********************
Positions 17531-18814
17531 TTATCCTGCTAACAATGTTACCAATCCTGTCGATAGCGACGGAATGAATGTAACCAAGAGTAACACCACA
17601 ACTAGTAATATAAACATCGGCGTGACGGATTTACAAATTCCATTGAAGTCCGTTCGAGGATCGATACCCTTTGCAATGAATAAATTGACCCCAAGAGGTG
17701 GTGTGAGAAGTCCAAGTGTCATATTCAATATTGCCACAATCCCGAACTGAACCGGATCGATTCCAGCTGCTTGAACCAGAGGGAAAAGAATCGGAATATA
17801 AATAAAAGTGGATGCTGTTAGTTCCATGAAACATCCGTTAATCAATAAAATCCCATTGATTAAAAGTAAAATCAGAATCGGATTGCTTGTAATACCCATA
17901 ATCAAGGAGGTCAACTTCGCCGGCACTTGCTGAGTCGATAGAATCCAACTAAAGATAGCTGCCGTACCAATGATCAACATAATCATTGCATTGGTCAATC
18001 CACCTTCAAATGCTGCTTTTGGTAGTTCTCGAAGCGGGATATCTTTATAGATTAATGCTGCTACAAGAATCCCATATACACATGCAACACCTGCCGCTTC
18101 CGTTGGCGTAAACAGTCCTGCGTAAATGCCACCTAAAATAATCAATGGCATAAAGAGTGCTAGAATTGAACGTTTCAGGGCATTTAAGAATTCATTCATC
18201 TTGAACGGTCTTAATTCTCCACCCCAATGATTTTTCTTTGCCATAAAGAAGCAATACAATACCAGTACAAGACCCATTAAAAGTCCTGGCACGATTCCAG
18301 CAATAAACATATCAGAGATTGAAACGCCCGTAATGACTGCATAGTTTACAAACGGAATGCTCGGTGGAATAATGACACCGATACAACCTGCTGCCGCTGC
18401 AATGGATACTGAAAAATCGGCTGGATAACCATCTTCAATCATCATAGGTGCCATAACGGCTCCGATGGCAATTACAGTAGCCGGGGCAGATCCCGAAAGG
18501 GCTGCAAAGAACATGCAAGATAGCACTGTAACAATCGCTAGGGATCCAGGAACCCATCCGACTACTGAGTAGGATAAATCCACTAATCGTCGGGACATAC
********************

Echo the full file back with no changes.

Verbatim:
Positions 17531-18814
17531 TTATCCTGCTAACAATGTTACCAATCCTGTCGATAGCGACGGAATGAATGTAACCAAGAGTAACACCACA
17601 ACTAGTAATATAAACATCGGCGTGACGGATTTACAAATTCCATTGAAGTCCGTTCGAGGATCGATACCCTTTGCAATGAATAAATTGACCCCAAGAGGTG
17701 GTGTGAGAAGTCCAAGTGTCATATTCAATATTGCCACAATCCCGAACTGAACCGGATCGATTCCAGCTGCTTGAACCAGAGGGAAAAGAATCGGAATATA
17801 AATAAAAGTGGATGCTGTTAGTTCCATGAAACATCCGTTAATCAATAAAATCCCATTGATTAAAAGTAAAATCAGAATCGGATTGCTTGTAATACCCATA
17901 ATCAAGGAGGTCAACTTCGCCGGCACTTGCTGAGTCGATAGAATCCAACTAAAGATAGCTGCCGTACCAATGATCAACATAATCATTGCATTGGTCAATC
18001 CACCTTCAAATGCTGCTTTTGGTAGTTCTCGAAGCGGGATATCTTTATAGATTAATGCTGCTACAAGAATCCCATATACACATGCAACACCTGCCGCTTC
18101 CGTTGGCGTAAACAGTCCTGCGTAAATGCCACCTAAAATAATCAATGGCATAAAGAGTGCTAGAATTGAACGTTTCAGGGCATTTAAGAATTCATTCATC
18201 TTGAACGGTCTTAATTCTCCACCCCAATGATTTTTCTTTGCCATAAAGAAGCAATACAATACCAGTACAAGACCCATTAAAAGTCCTGGCACGATTCCAG
18301 CAATAAACATATCAGAGATTGAAACGCCCGTAATGACTGCATAGTTTACAAACGGAATGCTCGGTGGAATAATGACACCGATACAACCTGCTGCCGCTGC
18401 AATGGATACTGAAAAATCGGCTGGATAACCATCTTCAATCATCATAGGTGCCATAACGGCTCCGATGGCAATTACAGTAGCCGGGGCAGATCCCGAAAGG
18501 GCTGCAAAGAACATGCAAGATAGCACTGTAACAATCGCTAGGGATCCAGGAACCCATCCGACTACTGAGTAGGATAAATCCACTAATCGTCGGGACATAC